Bre is a Signature Member of The Pastel Society of America, A Circle of Excellence Member of the International Association of Pastel Societies, founding board member of the Piedmont Pastel Society, and Southeastern Pastel Society “Member of Excellence”.
Recently her work has been exhibited at The National Arts Club in NYC, The Salmagundi Club in NYC, The Butler Institute of American Art, The Hickory Museum of American Art, and Vose Galleries in Boston.
Her landscape, figurative, and abstract works have been awarded in many national juried shows, and appeared in American Art Collector, Pastel Journal, and Charlotte Magazine.
Corporate Collections include The Cannon Foundation,The Voci Center, Signature Health , and Duke University.
A native North Carolinian, she attended the University of North Carolina at Chapel Hill, where she earned a Bachelor of Arts Degree in Studio Art and studied Art History.0
Bre creates expressionistic abstracts, landscapes and figures in multiple mediums. Her current work explores pure pigments and textural elements inspired by nature and organic forms. Recent publications include Northlight’s Abstract Painting, a Celebration of Contemporary Art and The Pastel Journal’s The Year’s Best Paintings.
The Power of Raw Pigment has always fascinated me. It is the driving force of my creative process. Using pure, undiluted pigment is the most direct delivery I can make from brain to canvas. These intuitive gestures, full of pure color, along with rich mark making generate powerful starts. It is immediately gratifying.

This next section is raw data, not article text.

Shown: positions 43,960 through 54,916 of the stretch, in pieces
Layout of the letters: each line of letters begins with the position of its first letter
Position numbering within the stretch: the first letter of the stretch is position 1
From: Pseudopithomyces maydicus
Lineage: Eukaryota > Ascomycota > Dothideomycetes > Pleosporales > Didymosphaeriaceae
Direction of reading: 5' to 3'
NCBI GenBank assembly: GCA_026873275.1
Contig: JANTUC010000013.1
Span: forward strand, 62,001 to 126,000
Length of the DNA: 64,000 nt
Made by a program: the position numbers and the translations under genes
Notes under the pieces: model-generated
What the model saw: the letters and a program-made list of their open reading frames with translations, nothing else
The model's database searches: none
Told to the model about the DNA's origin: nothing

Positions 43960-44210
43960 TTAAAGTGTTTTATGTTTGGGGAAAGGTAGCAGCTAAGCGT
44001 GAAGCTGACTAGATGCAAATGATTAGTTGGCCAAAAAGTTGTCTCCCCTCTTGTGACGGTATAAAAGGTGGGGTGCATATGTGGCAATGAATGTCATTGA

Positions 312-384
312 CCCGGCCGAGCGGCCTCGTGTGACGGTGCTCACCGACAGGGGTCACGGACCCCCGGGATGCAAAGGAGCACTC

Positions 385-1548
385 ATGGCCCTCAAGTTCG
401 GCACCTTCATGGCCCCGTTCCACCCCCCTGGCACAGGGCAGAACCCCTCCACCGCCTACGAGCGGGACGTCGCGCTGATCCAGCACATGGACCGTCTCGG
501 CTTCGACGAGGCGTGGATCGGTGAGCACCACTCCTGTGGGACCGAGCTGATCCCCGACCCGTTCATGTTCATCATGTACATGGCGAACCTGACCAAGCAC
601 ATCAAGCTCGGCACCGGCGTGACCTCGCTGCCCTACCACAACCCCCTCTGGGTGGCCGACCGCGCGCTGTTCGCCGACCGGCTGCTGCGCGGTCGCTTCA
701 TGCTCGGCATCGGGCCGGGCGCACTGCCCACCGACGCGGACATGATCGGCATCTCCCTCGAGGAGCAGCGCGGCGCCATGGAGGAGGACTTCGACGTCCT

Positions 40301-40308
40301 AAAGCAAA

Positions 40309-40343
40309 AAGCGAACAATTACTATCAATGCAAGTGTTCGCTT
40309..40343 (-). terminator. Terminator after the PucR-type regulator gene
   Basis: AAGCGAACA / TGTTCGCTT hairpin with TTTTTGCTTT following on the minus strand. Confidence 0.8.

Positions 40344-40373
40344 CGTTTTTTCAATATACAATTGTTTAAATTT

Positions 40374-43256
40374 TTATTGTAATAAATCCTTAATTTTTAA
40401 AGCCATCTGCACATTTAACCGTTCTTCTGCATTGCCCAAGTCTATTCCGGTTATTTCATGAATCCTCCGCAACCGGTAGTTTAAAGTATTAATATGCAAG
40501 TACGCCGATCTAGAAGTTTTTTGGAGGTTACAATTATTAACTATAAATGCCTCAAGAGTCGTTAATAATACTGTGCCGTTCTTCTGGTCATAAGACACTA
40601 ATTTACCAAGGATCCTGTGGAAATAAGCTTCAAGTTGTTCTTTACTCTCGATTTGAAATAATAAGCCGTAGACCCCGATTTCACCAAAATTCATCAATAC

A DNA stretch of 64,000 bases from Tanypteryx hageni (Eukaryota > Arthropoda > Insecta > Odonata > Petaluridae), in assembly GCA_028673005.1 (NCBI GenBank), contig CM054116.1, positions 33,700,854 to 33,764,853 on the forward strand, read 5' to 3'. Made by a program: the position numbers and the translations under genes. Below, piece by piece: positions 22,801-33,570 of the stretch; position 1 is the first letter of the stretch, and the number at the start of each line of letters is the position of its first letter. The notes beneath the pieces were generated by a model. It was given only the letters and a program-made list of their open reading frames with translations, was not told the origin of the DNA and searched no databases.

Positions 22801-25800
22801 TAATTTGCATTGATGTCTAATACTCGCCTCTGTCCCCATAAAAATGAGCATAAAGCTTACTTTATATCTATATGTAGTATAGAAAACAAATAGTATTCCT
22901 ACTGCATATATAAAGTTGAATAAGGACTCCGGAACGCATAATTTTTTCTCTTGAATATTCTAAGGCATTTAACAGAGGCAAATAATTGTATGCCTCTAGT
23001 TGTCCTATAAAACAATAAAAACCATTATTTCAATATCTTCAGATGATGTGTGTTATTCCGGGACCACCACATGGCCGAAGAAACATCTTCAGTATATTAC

Intensive study of the pastel medium has provided me with a solid foundation to evolve as a modern artist, and to experiment combining multiple mediums in unique ways. Beneath it all, my work explores the lexicon of abstract mark making, the love of pure color, and the intuitive nature of the creative process.
My current paintings are non-objective in nature. I create custom grounds on paper, canvas and boards. I use these to support underpaintings involving pure pastel and charcoal. A layering process continues with fixatives, acrylics, glazes, more mark making and some surprise elements. A painting is declared “finished” right before it reaches the brink of disaster.